Then she ruined it all with her Baron comment. Now I think that it is a HORRIBLE name to give your kid. And I had to laugh at the woman on Fox that said that Karlin was dispicable and in the gutter and what ever else she threw out. (Has she listened to the pres???)

Karlin didn't do the dems any favors with that comment. Actually, I kind of thought that as she got in to her opening statement that she was a poor one to choose. She was no more than a cheerleader for impeachment. I CAN'T STAND Trump, but her statement made me cringe. They would have done better to have someone that was more moderate & less fanatical.

https://www.wthr.com/article/first-lady-lashes-out-impeachment-witness-who-mentions-son-barron



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PostPosted: 12/04/19 9:20 pm    ::: Reply Reply with quote

NM



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Howee



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PostPosted: 12/04/19 11:14 pm    ::: Reply Reply with quote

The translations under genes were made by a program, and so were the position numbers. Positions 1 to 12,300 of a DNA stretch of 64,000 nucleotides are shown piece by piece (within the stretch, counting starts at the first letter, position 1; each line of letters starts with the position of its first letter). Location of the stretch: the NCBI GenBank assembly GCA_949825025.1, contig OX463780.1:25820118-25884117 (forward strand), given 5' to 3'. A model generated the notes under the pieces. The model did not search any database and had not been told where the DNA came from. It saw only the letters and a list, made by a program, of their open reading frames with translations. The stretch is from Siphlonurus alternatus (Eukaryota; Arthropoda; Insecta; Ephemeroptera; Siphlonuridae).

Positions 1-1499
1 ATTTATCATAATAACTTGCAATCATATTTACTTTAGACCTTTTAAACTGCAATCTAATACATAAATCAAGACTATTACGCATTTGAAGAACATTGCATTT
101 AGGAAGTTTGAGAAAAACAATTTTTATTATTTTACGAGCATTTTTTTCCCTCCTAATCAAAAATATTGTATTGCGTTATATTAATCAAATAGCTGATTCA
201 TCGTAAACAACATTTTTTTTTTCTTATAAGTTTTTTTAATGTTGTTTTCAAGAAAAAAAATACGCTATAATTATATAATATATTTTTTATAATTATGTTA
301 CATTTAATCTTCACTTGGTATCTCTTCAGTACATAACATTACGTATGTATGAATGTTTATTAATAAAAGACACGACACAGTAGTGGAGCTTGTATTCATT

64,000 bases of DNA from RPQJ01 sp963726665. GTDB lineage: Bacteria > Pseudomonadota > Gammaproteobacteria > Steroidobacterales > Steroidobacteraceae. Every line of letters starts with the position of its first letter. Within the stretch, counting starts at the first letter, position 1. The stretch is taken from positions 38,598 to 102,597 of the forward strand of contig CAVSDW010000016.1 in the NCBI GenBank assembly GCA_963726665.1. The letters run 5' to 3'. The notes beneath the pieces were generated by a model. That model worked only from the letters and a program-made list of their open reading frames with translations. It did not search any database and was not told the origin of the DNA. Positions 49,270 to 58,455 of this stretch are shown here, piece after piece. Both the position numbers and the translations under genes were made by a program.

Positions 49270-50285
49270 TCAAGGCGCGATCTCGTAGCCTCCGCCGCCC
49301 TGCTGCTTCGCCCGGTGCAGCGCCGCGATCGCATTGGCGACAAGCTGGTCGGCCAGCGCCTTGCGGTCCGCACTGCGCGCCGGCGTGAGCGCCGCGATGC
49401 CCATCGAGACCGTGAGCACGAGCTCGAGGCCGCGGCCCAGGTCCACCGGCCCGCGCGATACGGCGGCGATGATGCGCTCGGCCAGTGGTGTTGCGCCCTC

I always like good ol' p d swanson's idea:
p_d_swanson wrote:
@davitivan: Obama wouldn't or shouldn't do this, but the best SCOTUS candidate to troll the GOP would be Brandeis Law Prof Anita Hill

Anita Hill could have been a fabulous addition to that place! Twisted Evil Laughing



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Howee



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PostPosted: 12/04/19 11:20 pm    ::: Reply Reply with quote

Ex-Ref wrote:
pilight wrote:
Howee wrote:
Ahhh, yes. Leave it to Stanford to provide us with such marvelous people, like Myrtle, The O sisters and....Pamela Karlan


Obama should have nominated her for the Supreme Court


Maybe she should have stuck to the reason she was there. I was listening to her opening statement and when she went at Collins, I was like DAMN!

Then she ruined it all with her Baron comment. Now I think that it is a HORRIBLE name to give your kid. And I had to laugh at the woman on Fox that said that Karlin was dispicable and in the gutter and what ever else she threw out. (Has she listened to the pres???)